Preparation and evaluation of the campaign ... 35

A. A communication campaign ... 37

What would it take? ... 39

Schedule ... 39

Costs and risks ... 40

Impact ... 41



Objectives of the Communication campaign ... 44

B. Petition ... 45

What would it take? ... 47

Schedule ... 47

Costs and risks ... 49

Impact ... 50

Objectives of the petition ... 52

C. A legal campaign: EU Global Human Rights Sanctions Regime (“EU Magnitsky Act”) ... 52

What is the EU Global Human Rights Sanctions Regime? ... 52

Why would it be relevant for Bahrain? ... 57

What would it take? ... 58

Schedule ... 58

Costs and risks ... 60

Impact ... 60

Objectives of the legal action ... 62

Goals and objectives of the Global Campaign ... 63

Limitation to the elaboration ... 64

Conclusion ... 65

Bibliography ... 68

Annex: ... 72

Annex 1 ... 73




Alberto Cabedo Mas for his careful advice, for being always available for calls and emails, for his patience and his comments to make this thesis one of the first research on sportswashing.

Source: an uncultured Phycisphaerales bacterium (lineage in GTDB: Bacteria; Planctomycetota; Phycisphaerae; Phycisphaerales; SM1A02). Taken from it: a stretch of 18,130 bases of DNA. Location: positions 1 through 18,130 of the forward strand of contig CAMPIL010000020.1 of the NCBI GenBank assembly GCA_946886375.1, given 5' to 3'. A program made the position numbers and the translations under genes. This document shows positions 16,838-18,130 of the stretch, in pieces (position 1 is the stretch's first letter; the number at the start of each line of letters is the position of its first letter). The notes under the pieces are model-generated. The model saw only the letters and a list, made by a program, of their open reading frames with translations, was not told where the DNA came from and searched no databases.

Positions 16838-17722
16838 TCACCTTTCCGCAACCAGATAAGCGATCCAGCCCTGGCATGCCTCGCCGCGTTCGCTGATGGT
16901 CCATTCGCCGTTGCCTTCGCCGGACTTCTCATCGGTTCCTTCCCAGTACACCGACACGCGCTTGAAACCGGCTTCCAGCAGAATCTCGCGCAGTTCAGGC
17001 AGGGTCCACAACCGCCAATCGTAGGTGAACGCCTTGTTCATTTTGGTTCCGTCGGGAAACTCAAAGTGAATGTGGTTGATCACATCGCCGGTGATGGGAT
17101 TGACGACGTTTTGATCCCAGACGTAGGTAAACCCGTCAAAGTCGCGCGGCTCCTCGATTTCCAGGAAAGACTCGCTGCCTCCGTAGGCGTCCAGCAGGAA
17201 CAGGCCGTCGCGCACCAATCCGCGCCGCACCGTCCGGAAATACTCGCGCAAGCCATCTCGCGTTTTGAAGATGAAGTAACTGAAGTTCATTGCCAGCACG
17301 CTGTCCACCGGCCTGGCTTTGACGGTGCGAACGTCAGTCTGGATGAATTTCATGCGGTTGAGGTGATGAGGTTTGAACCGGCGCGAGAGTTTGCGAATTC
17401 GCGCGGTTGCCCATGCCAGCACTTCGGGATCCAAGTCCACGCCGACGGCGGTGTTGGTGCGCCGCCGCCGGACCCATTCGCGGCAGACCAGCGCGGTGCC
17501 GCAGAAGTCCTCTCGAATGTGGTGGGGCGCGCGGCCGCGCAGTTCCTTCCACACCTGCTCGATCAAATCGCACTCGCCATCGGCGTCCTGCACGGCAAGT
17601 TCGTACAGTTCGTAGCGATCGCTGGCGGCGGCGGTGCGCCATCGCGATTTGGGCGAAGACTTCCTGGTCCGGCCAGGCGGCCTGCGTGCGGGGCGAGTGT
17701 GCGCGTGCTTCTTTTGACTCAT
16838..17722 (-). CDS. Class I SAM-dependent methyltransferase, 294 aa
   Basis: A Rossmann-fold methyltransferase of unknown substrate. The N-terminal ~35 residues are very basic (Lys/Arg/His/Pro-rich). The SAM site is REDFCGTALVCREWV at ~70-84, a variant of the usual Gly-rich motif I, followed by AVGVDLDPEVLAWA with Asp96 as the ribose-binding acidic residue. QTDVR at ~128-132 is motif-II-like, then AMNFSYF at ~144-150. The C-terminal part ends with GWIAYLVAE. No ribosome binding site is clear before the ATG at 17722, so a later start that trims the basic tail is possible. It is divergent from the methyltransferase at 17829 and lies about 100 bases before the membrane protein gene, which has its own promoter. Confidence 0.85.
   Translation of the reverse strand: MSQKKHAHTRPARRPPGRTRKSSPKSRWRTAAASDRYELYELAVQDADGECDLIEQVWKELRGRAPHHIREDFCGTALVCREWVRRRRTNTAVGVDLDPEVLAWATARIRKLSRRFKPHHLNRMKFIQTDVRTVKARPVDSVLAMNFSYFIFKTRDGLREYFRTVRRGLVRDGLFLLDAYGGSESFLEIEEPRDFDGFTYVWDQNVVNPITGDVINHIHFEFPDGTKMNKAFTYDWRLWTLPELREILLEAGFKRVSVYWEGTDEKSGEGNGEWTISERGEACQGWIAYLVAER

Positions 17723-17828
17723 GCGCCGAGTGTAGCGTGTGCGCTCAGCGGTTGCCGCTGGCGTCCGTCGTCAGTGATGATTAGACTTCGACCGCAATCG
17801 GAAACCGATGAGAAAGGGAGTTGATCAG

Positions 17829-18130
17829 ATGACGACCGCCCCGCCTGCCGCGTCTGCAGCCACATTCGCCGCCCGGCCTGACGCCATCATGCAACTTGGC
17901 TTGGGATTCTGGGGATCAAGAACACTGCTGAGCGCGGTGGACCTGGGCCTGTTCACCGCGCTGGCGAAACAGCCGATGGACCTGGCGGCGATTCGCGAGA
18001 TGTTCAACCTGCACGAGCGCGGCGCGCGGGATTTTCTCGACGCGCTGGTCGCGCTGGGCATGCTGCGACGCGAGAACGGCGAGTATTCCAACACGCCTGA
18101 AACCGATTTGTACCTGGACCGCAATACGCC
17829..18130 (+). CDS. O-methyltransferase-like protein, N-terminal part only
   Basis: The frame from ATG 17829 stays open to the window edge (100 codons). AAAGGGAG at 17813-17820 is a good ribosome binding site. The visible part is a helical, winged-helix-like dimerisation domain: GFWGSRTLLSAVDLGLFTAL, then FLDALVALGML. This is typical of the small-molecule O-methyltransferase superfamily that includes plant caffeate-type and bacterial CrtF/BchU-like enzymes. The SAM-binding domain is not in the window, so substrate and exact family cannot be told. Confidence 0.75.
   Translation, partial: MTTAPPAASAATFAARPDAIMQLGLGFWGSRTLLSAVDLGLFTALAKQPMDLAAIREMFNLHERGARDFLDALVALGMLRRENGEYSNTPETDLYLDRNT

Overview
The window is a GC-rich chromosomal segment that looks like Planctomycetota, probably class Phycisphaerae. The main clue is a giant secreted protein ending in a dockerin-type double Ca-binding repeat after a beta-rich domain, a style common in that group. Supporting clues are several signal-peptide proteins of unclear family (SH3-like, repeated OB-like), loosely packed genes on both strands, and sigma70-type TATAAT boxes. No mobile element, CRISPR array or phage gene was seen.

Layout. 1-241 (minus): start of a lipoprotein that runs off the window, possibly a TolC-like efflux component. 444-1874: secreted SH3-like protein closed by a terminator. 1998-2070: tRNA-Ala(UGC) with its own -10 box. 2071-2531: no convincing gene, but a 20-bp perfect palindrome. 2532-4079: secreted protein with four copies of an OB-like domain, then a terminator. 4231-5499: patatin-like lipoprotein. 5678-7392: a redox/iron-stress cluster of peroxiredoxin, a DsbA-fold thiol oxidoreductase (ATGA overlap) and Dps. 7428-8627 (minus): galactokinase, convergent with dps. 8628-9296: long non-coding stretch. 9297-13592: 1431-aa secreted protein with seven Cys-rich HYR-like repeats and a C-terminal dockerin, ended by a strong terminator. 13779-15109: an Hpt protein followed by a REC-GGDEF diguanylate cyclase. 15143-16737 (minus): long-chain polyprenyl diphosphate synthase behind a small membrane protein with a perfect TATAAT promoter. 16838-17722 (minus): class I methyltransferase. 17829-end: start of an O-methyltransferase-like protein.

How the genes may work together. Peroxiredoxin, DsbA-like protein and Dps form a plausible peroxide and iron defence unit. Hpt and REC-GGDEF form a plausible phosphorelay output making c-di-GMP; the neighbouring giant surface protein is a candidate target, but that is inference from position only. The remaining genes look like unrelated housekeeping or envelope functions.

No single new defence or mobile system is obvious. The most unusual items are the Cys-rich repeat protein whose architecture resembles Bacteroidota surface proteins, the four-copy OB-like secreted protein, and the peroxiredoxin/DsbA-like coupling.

Husain Abdulla, for accepting me into ADHRB internship program, giving me the opportunity to see how much advocacy matters and how important it was to challenge authorities to achieve human rights stability.

Jade, Alice, Hanifa, Kevin, Charlotte, Perle for being amazing colleagues, providing me with ideas all the time, being so cooperative on so many projects, with whom we struggled to work on advocacy and yet fought every battle, wrote every email and made every call as if we had all the powers in our hands.

Ana, Yara, Sanna, Nadine, Ariel, Lucius, Pepe Tonio, Bea, Luismi, Sandra, Corinna, Alex, Andrei, Sadaka, for being amazing classmates during this weird master’s degree away from my physical home, but making me feel at home every time I would come to class, physically or online. My thanks are embracing every student of the Peace Master, they have been an inspiration, and they helped me to figure out who I want to be, much more than they realise.